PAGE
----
Jan 8 (Reuters) - Former Los Angeles Dodgers manager Tommy Lasorda, one of baseball's most engaging personalities and an ambassador for the sport, has died at the age of 93, the Major League Baseball team said on Friday.
Lasorda, who was the face of the Dodgers for more than six decades, suffered a sudden cardiopulmonary arrest at his home late on Thursday and was taken to hospital where he was pronounced dead shortly after, the team said in a statement.
"In a franchise that has celebrated such great legends of the game, no one who wore the uniform embodied the Dodger spirit as much as Tommy Lasorda," Dodgers chief executive Stan Kasten said in a news release.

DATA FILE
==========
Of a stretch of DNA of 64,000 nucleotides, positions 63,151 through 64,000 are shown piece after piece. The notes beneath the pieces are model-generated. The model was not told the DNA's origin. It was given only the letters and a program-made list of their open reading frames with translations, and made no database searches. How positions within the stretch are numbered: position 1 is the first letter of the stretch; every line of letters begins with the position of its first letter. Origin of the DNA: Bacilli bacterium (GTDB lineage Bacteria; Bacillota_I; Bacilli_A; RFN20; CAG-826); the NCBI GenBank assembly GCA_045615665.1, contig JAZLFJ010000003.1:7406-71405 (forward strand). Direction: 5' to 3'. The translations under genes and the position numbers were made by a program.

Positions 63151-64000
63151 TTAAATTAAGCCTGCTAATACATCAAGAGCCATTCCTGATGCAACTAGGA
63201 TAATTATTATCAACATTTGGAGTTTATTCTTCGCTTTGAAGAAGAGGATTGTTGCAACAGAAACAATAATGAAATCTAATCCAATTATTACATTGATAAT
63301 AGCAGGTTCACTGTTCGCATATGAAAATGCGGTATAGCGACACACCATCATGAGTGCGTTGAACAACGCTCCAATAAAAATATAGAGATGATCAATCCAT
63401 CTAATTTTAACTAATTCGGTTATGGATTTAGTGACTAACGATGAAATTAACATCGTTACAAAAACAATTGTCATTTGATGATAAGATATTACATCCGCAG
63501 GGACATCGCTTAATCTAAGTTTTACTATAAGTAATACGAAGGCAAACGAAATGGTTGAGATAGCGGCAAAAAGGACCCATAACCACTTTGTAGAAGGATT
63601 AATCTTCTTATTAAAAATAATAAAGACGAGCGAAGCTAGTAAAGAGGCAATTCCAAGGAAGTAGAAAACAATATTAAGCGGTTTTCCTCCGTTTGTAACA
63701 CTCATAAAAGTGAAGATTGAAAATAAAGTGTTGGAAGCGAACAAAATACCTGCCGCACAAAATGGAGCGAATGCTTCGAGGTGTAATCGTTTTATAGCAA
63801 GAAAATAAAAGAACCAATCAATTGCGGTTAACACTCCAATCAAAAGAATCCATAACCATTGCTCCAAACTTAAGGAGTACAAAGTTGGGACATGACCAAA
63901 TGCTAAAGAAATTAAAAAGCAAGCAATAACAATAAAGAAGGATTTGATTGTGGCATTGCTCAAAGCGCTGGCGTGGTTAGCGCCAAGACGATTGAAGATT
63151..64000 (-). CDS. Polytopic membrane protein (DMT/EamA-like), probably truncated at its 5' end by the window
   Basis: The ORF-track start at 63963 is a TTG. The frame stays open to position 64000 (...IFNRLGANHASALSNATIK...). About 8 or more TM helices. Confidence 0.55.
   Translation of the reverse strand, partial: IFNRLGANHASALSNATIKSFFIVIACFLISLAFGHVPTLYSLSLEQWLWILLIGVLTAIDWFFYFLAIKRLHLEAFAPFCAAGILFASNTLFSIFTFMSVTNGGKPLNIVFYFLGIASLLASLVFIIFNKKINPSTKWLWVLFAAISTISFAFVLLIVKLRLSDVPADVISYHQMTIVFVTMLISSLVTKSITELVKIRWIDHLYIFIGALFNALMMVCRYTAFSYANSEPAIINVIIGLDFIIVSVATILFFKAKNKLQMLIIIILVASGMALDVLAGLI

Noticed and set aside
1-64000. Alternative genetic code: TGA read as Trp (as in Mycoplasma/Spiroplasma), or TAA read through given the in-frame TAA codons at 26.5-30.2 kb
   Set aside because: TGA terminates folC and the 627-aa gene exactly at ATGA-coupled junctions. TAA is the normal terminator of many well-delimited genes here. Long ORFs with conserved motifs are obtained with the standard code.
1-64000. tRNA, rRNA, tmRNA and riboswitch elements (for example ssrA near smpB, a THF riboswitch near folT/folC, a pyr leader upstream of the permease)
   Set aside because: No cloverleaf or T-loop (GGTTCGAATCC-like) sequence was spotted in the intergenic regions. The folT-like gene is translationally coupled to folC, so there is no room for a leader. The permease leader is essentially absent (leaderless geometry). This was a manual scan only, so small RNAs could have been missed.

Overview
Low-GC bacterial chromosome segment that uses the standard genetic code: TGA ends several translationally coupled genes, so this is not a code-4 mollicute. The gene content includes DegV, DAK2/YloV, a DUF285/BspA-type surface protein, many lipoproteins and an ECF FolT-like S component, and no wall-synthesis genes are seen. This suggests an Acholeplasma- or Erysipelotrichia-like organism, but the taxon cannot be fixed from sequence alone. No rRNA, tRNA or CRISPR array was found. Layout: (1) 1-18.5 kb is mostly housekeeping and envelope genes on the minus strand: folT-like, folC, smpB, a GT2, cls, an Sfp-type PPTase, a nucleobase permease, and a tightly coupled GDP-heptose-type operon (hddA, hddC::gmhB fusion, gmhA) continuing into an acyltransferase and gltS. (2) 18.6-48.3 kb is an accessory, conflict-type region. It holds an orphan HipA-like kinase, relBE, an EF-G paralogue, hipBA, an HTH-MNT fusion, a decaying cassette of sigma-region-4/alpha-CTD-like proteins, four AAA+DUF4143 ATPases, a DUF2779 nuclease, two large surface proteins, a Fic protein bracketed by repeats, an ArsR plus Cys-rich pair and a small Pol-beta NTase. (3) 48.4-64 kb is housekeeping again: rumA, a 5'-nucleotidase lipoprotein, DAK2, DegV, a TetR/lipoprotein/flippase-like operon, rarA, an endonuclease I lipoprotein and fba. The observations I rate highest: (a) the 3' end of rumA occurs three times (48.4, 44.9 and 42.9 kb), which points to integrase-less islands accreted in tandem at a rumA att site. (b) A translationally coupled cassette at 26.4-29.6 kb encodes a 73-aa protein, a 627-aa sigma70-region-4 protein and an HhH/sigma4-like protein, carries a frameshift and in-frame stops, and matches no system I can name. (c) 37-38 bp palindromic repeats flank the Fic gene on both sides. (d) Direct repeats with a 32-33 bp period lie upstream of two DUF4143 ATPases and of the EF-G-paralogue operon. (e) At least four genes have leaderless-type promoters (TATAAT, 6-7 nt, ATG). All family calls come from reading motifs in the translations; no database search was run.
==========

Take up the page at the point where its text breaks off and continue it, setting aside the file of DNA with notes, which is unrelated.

"A tireless spokesman for baseball, his dedication to the sport and the team he loved was unmatched. He was a champion who at critical moments seemingly willed his teams to victory.
"The Dodgers and their fans will miss him terribly. Tommy is quite simply irreplaceable and unforgettable."
Lasorda won two World Series, four National League pennants and eight division titles during a 20-year career as Dodgers manager.
Lasorda's connection with the Dodgers dated back to 1949, when he was drafted as a pitcher while the storied National League club was still based in New York City's Brooklyn borough.
But Lasorda's tenure in the dugouts far outshone his playing career and he eventually became one of the team's most enduring and widely recognized figures, standing out as an emblem of the ball club through several changes in ownership.